American College Of Surgeons - Inspiring Quality: Highest Standards, Better Outcomes

Videos from Tuesday's Editions

Bedside automated decision support system associated with 37 percent decline in hospital mortality

David H. Berger, MD, FACS, MHCM
Houston, TX

Implementation of an automated, continuously available bedside decision support system was associated with a 37 percent decrease in hospital mortality, Dr. Berger reported. The web-based clinical surveillance and decision support system alerted all members of the care team to deteriorating patient status via continuously displayed updated vital signs, lab data, bundles of care and NEWS (National Early Warning Score).

‘Lap Nissen’ more effective than second-line meds in patients with heartburn refractory to PPIs

John G. Hunter, MD, FACS
Portland, OR

Currently, proton pump inhibitors (PPI) don’t help about a third of persistent-heartburn patients with gastroesophageal reflux disease (GERD). In his study, Dr. John Hunter found that a surgical treatment, commonly known as Lap Nissen, achieved better symptom relief than medical therapy – including baclofen and desipramine -- for these patients.

Breast cancer panel eyes future treatments based on tumor genomic ‘footprint’

Susan Boolbol, MD, FACS
New York, NY

Dr. Susan Boolbo discusses the personalized care of breast cancer using genomic assay and the future of breast cancer treatments. Based on her studies, she hopes the treatments will transition from general regimens, and will instead be based on genomic assays or footprints.

Firearms panel calls for public health approach; surgeon member recalls handgun wound at 17

Joseph Sakran, MD, FACS
Baltimore, MD

There has been much talk about gun violence and gun safety, but little constructive, engaged dialogue between those concerned about gun violence and those concerned about gun rights. Dr. Joseph Sakran discusses what needs to be done regarding firearm injury in the United States.

AAA stent repair, open surgery result in similar long-term survival

Julie A. Freischlag, MD, FACS
Winston-Salem, NC

Extended follow-up of endovascular, or stent implantation, repair (EVR) of abdominal aortic aneurysm (AAA), vs. open surgical repair did not confirm worse late performance by EVR found in two European trials, said Dr. Julie Freischlag. The two achieved similar long-term survival, though the EVR group needed more secondary procedures.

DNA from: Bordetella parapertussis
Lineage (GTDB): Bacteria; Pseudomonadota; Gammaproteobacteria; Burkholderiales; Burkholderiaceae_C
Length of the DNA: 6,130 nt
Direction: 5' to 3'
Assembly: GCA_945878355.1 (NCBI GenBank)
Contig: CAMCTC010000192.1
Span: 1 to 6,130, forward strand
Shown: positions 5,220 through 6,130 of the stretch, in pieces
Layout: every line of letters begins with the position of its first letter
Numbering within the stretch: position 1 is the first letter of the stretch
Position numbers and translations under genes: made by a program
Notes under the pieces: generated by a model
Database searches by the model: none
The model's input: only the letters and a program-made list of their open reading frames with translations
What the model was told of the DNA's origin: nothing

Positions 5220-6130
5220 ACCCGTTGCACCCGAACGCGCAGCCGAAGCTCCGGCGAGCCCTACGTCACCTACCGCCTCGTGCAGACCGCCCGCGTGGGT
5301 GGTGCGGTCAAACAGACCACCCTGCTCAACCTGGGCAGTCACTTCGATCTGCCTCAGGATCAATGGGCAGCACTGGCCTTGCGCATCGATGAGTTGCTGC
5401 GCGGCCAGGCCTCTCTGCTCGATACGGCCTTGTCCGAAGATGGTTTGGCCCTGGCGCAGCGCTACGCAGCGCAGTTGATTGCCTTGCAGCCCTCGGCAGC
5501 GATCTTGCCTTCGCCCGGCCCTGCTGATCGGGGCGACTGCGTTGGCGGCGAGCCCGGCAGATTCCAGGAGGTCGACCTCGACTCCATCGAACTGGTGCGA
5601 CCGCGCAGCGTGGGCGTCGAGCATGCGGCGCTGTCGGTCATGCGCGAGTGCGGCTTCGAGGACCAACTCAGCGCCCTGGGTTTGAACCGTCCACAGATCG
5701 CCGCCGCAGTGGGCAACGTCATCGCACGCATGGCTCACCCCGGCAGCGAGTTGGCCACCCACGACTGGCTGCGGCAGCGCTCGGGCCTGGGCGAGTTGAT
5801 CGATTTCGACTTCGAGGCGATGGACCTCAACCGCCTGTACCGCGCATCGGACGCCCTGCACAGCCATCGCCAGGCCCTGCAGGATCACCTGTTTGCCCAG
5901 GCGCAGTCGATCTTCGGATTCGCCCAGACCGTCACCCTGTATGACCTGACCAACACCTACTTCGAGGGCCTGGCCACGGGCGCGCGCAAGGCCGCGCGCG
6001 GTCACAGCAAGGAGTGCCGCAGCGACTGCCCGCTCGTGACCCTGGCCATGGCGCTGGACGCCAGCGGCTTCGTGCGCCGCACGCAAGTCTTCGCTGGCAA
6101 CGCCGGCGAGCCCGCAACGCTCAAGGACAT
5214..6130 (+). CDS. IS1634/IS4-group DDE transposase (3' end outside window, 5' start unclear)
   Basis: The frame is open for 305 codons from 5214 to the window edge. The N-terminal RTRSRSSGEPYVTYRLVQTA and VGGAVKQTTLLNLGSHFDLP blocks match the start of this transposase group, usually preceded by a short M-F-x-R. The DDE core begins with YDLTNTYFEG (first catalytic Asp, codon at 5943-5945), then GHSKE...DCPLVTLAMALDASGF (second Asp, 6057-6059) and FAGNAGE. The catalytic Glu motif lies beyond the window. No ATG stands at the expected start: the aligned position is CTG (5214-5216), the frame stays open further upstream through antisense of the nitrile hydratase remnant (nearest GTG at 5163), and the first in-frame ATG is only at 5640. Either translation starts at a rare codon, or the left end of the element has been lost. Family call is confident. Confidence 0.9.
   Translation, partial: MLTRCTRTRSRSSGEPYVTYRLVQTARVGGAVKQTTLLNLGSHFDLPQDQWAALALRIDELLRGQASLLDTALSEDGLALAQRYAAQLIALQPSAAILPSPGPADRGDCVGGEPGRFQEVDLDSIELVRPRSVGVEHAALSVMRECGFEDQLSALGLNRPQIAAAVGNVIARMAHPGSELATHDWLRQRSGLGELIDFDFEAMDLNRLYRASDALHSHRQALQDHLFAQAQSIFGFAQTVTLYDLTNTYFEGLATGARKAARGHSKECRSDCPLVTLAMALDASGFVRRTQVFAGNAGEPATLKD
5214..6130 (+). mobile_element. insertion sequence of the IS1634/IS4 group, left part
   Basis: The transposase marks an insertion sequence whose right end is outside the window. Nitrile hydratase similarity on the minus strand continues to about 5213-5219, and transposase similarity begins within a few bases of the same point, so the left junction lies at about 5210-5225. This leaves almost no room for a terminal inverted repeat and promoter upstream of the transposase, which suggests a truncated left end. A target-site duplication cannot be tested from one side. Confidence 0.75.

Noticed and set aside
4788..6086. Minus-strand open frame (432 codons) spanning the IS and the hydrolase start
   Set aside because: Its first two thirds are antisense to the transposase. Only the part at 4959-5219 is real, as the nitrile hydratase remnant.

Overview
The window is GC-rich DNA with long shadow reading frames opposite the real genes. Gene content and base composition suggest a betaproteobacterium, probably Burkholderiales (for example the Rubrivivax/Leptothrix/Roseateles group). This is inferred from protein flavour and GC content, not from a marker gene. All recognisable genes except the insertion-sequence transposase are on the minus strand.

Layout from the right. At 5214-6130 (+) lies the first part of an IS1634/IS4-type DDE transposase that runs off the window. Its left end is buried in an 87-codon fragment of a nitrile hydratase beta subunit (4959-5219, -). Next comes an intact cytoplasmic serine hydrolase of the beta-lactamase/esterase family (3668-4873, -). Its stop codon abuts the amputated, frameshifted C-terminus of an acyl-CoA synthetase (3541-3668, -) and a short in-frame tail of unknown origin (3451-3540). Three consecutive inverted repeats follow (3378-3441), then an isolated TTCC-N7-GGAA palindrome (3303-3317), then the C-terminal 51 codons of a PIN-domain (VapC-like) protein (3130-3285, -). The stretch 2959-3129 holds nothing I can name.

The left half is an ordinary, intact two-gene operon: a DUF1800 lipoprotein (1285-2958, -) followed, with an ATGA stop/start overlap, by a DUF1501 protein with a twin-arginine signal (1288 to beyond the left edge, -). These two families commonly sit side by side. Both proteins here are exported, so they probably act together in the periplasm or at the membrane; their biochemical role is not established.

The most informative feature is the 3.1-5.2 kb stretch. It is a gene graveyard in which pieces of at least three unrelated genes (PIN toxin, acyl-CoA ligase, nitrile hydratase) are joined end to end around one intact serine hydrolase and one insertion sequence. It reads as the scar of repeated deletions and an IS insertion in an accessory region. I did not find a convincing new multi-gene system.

Drones successfully deliver telemedicine to remote Mexican communities in feasibility study

Sharon Wulfovich
San Diego, CA

Drones have important potential to deliver telemedicine to remote communities around the world, said Sharon Wulfovich, a first-year medical student at University of California-San Diego. In a feasibility study her team sent more than 100 drones equipped with telemedicine gear to four remote Mexican communities. Average trip was 6.5 miles.

Residency culture study shines light on gender issues, need for better mentorship

Julie K. Johnson, MSPH, PhD
Chicago, IL

Policy recommendations from the FIRST qualitative study on improving the culture of surgical residency include greater vigilance against gender bias, adding mentoring resources, cutting paperwork and maintaining the 80-hour work week, said Julie K. Johnson, reporting results of the 98-interview study.

Mastery in General Surgery: A sixth year to add experience in, out of operating room

Fred Luchette MD, FACS, MSc, FCCM
Maywood, IL

Some graduate general surgery residents seek a sixth year of supervision by attendings, although looser than in residency itself. That path is offered through the Mastery in General Surgery (MGS) program, which enables more repetitions and more independence but still a measure of support, said Fred Luchette, MD, FACS, MSc, FCCM. His program at Loyola University of Chicago offers the MGS.

It takes a team to drive toward zero surgical-site infections

Tracy L. Hull, MD, FACS
Cleveland, OH

Historically and perhaps unsurprisingly, the colorectal field has had the highest rate of surgical-site infection in general surgery. That rate has come down dramatically since 2000, thanks to teamwork both in and out of the OR and “bundles” – antiseptic routines run diligently across multiple phases of care, said Dr. Tracy L. Hull.